Riedel Glassworks Company

When this column first appeared in the Star 17 years ago, I was a neophyte to varietal specific glassware. I, like a lot of my contemporaries, bought wholeheartedly into the Riedel Glassworks Company’s philosophy that cabernet should be poured only into glasses specifically designed for cabernet, merlot in merlot glasses and God forbid should chardonnay be served in anything other than a glass designed specifically for chardonnay.

Riedel Glassworks was established in Austria in 1673. We have 10th-generation Georg J. Riedel to thank for the introduction of glasses designed for specific varietals.

The Riedel family likes to refer to their glasses as “precision drinking tools.” The family now offers more than 300 different precision drinking tools for every varietal wine known to man, as well as precision drinking tools for water, whiskey, beer and soft drinks.

I possess a plethora of these precision drinking tools, purchased before the Riedels recognized that mere mortals also drink wines for which they need precision drinking tools. Under 11th-generation CEO Maximilian Riedel the company has introduced less expensive machine-made drinking tools available at places like Target and HomeGoods. Maximilian also introduced the stemless Riedel glass known as the “O.”

Riedel glasses are known for their simple, clear, unadorned design. The older lines are ethereal and elegant and, as a result, require careful handling — meaning hand washing.

When asked how to care for his glassware, Maximilian says, with the exception of the company’s most expensive Sommelier line, he washes all his glasses in the dishwasher. Say what?

Here’s the problem with that. Even with my new dishwasher’s top shelf adjusted to the lowest possible orientation, the stems of the glasses will not clear. If I tilt the glasses at a 45-degree angle, water collects in the bowl.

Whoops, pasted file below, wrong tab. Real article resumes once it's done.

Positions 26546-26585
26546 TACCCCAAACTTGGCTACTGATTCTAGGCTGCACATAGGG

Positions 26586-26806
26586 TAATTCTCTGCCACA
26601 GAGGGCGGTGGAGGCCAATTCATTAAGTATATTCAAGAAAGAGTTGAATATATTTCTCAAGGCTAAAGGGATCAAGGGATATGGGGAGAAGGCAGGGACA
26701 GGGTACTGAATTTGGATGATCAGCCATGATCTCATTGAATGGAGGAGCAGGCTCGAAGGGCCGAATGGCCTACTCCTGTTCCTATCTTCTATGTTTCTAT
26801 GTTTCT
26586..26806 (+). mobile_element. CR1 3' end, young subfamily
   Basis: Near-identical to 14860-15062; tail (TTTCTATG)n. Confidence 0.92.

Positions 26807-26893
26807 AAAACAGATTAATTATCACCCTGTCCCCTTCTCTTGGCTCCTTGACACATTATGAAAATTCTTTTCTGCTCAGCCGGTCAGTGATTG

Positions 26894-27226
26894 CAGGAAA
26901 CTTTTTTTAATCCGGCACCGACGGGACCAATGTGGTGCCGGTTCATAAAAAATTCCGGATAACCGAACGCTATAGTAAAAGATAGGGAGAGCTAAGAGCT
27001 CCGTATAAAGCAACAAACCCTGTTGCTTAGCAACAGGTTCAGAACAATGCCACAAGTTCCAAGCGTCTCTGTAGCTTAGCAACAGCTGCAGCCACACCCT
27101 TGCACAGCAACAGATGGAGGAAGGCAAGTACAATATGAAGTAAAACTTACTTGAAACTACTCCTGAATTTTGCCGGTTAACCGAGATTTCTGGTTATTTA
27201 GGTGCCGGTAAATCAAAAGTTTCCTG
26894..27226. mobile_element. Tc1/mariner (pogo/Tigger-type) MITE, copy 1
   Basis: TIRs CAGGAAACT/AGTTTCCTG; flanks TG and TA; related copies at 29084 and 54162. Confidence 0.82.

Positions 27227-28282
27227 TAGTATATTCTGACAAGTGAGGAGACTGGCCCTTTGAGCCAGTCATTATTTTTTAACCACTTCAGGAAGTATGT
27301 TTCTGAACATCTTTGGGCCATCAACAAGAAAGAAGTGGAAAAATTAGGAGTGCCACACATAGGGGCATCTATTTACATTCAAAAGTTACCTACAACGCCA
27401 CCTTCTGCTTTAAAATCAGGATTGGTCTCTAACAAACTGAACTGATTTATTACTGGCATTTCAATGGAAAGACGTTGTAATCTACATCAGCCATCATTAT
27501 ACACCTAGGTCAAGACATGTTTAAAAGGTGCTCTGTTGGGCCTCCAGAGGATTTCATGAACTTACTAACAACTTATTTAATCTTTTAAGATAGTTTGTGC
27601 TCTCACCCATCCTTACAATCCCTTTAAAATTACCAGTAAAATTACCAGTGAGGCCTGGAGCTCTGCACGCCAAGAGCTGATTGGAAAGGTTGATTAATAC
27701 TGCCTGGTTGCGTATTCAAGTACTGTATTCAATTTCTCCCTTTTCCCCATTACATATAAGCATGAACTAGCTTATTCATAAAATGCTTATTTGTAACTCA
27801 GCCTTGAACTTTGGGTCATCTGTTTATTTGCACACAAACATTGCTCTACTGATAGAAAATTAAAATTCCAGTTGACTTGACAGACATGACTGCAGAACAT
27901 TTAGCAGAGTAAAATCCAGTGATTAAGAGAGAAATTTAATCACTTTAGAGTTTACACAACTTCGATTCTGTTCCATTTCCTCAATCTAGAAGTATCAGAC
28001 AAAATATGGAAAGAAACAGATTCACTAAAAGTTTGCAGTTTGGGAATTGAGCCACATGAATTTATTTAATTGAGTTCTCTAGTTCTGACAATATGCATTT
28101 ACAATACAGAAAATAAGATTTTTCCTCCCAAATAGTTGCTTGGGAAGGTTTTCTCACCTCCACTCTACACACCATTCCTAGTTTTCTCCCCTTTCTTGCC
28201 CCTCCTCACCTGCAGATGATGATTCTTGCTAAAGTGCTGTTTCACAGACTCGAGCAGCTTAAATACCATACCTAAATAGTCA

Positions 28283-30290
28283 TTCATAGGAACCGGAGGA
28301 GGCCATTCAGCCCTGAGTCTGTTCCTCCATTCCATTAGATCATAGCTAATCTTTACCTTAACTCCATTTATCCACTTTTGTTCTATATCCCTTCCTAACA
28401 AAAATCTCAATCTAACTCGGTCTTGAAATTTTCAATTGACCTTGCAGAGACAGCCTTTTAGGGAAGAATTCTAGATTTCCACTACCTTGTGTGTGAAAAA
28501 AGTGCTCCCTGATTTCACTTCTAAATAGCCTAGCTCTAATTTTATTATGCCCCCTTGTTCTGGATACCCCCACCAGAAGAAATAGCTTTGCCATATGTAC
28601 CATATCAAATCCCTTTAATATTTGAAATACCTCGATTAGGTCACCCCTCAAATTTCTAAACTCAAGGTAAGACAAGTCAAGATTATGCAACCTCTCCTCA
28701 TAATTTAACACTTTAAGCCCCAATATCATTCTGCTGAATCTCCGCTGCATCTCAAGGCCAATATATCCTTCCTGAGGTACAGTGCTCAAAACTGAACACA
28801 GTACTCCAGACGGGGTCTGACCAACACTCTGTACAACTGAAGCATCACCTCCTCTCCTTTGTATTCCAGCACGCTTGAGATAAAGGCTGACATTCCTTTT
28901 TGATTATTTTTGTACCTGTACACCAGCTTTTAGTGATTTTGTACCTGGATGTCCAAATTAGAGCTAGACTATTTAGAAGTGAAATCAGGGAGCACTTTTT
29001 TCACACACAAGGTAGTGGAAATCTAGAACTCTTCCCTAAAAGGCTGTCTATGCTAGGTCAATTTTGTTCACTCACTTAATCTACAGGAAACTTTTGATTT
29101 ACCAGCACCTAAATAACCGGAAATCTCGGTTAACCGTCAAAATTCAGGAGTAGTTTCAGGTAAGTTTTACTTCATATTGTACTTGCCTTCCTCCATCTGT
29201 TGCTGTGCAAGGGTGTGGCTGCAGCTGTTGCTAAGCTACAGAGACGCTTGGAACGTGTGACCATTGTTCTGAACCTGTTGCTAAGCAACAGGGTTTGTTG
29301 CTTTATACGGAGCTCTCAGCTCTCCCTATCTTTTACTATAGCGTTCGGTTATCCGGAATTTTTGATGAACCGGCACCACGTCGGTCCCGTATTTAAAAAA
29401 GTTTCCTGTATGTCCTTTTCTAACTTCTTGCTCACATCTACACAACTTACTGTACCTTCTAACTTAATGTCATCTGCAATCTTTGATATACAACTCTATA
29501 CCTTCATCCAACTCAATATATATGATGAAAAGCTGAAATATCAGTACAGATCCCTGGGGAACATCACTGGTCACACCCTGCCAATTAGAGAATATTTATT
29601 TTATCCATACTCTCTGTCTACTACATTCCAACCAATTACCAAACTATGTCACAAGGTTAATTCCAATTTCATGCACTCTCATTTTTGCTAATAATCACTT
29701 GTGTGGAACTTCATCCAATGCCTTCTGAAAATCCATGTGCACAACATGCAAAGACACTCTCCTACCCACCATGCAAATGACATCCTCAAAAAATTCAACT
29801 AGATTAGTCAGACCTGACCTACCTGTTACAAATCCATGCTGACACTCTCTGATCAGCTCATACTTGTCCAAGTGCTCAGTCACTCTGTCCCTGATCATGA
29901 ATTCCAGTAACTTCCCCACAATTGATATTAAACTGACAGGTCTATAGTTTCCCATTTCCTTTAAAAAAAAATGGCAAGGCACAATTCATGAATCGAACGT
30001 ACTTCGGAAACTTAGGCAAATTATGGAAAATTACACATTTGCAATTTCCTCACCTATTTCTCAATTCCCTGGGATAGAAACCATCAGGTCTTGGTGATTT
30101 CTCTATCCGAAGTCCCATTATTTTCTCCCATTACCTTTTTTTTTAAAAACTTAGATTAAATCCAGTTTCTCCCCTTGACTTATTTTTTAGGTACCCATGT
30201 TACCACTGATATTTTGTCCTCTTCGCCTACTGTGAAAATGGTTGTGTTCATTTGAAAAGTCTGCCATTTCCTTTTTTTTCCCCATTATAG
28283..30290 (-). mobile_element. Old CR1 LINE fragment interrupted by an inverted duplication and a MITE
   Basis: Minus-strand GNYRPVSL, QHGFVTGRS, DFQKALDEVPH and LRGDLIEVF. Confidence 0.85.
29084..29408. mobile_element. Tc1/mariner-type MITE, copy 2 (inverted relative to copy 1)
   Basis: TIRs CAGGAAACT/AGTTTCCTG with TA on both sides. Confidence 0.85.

Though I hate hand-washing wine glasses, I cannot in good conscience leave my Riedels in the dishwasher to fend for themselves. Therefore when entertaining, I often opt for using cheaper, dishwasher-proven glasses. If chastised by my significant other into using precision drinking tools, I do so with the understanding that significant other will wash said wine glasses.

Wine glasses are difficult to clean. Lipstick clings to the rim, and washing with warm sudsy water will not remove the stain. After washing, if not dried with the proper kind of cloth, water spots remain. What looks like a clean sparkling glass when wet can look like a murky mess when dried and viewed under a bright light.

To avoid these pitfalls, here is some advice from the experts, including Maximilian Riedel who understandably washes his glasses in the dishwasher because after all he has access to an unlimited supply.

In the case of his more expensive Sommelier glasses, he just rinses them out with hot water, then hand dries them with a Riedel microfiber towel. If they still have spots, he steams the interior of the glass from a stovetop kettle and polishes them once again.

The consensus among other experts is that fine crystal wine glasses should not be placed in the dishwasher. They should be washed gently by hand in warm water with a small amount of detergent and then rinsed in warm water with white vinegar added. Vinegar neutralizes any aroma residue left from the soap and also helps clarify the glass.

The consensus is also that glasses should be hand-dried with a microfiber cloth. Riedel’s microfiber drying cloth will set you back about $16, but there are less expensive versions available at stores like Bed Bath and Beyond and Walmart.

Wine glasses have come a long way since the advent of this column. There are now cheaper Riedel glasses available and many Riedel knockoffs, including the famous Riedel “O.” Unless you love to wash and polish wine glasses, I would opt for the less expensive ones that can be placed in the dishwasher with a clear conscience.

Pat Kettles writes about wine and spirits every other Wednesday. Contact her at pkettles@annistonstar.com.

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